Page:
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39 hours among 49 thousand storks
The overnight bus from Calcutta travels a little more than 400 kilometers to drop us at Raiganj, in North Dinajpur. A fifteen minutes ride on cycle-rickshaws lead us to the Kulik Bird Sanctuary. On our way we meet our first Asian Openbilled Stork, a lone glider above the Kulik River.
Later, from the guesthouse we look at trees laden with thousands of nesting storks. Last years census records declare 49,000+. These large white birds with black wingtips and tails derive their name from their bills which always remain open in the middle, probably a tool for breaking open mussels and snails.
Inside the sanctuary a meandering river is lined up with small trees bending down with birds and nests. Besides Openbilled Storks, we find glistening black Little Cormorants, Median Egrets in breeding plumes, and slate blue Night Herons. The forest floor is strewn with feathers, droppings and broken eggs which attract ants and other insects. A monitor lizard, scurries over dead leaves.
Before sundown we cruise the river on a dinghy (manual boat). White-throated Kingfishers bob on transmission lines. Pied kingfishers hover and dive-bomb. At a bend of the river we find flocks of Openbilled Storks catching mussels and deftly prying them open for a tasty morsel.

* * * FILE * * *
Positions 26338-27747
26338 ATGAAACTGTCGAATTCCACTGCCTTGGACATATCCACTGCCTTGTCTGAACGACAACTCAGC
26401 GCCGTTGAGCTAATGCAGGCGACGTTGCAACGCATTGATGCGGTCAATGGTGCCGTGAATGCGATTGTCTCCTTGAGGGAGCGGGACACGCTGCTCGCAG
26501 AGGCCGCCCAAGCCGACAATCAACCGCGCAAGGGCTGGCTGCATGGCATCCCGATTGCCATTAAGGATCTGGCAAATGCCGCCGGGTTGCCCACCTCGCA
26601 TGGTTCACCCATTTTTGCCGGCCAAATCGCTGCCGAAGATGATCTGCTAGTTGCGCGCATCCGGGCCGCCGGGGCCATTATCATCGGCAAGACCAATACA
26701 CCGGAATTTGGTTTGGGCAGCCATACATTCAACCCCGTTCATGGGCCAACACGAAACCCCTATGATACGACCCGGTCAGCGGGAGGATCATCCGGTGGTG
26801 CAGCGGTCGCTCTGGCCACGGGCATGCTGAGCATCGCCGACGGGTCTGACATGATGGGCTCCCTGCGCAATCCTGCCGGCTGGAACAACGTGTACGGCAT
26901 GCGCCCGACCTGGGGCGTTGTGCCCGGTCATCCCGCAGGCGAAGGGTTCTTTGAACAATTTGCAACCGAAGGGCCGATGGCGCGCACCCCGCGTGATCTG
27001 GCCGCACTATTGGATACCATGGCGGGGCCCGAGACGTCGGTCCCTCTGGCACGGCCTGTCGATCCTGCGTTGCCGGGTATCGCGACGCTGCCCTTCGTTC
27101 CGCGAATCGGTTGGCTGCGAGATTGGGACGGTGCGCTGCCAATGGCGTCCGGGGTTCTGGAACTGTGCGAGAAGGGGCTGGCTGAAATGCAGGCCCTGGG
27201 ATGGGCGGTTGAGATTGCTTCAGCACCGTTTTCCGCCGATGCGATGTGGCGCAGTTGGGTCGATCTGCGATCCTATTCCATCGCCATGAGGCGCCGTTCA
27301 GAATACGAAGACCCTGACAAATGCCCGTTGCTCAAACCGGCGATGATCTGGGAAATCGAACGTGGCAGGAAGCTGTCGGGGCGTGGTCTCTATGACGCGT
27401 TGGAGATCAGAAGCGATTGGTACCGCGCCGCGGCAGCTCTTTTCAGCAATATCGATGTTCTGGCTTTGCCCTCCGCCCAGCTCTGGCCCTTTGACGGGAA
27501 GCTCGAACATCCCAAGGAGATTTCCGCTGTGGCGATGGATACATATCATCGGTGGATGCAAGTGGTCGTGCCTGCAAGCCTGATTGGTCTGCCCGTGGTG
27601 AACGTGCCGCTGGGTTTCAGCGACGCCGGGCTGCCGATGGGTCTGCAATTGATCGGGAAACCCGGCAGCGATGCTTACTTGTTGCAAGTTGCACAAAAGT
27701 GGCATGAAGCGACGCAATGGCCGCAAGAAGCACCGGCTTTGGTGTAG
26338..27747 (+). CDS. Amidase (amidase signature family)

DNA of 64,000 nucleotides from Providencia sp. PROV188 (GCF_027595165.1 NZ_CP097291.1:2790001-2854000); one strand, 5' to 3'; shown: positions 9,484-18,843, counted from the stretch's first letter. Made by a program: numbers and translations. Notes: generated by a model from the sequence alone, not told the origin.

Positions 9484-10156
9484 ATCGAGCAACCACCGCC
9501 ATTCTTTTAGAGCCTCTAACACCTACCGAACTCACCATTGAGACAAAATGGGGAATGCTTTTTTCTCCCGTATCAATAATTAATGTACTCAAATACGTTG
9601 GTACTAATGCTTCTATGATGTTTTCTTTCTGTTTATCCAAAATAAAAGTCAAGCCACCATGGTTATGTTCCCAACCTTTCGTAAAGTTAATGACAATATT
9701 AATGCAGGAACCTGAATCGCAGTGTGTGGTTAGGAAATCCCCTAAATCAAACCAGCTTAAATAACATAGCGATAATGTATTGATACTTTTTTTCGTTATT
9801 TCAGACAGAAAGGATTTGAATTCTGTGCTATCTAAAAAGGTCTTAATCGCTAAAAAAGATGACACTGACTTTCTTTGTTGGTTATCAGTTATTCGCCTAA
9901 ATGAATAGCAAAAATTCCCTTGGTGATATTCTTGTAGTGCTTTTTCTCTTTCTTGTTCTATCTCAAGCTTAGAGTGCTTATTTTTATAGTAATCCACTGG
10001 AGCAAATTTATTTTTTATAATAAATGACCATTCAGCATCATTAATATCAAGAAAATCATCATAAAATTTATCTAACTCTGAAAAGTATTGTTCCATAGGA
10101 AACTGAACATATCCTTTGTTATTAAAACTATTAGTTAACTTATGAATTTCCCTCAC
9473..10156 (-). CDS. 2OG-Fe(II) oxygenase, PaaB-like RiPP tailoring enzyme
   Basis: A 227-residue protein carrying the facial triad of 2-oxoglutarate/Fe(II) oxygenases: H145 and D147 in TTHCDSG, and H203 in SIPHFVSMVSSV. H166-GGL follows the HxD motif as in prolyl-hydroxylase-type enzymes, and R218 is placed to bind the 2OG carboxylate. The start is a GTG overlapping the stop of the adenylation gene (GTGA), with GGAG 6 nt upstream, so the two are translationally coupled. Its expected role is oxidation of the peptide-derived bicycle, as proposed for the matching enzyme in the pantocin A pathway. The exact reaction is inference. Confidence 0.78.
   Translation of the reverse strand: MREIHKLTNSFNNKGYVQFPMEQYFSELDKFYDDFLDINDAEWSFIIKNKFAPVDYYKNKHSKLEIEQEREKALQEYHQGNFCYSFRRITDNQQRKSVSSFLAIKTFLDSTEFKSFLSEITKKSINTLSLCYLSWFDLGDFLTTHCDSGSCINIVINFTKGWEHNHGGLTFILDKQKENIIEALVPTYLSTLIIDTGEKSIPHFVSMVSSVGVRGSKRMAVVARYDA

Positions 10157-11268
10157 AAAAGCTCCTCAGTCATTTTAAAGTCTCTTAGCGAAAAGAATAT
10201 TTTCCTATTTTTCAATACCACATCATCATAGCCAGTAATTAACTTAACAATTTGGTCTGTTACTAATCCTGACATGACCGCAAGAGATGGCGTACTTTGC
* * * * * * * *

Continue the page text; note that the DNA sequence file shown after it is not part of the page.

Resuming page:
The next morning we venture into the woods, on the opposite side of the sanctuary. Red capped Babblers flit around. Spotted Doves coo softly into the misty morning air. A Jungle Crow calls out in deep bass. Pond Herons scuttle around water lilies in the marsh. A Blue-throated Barbet keeps repeating, ‘Kuturruk, Kuturruk!’
Back at the guesthouse, we climb up to the terrace to watch the storks; courting and nest-building. Looking up at the sky, we find thousands of them riding in circles on ascending thermals (hot air currents).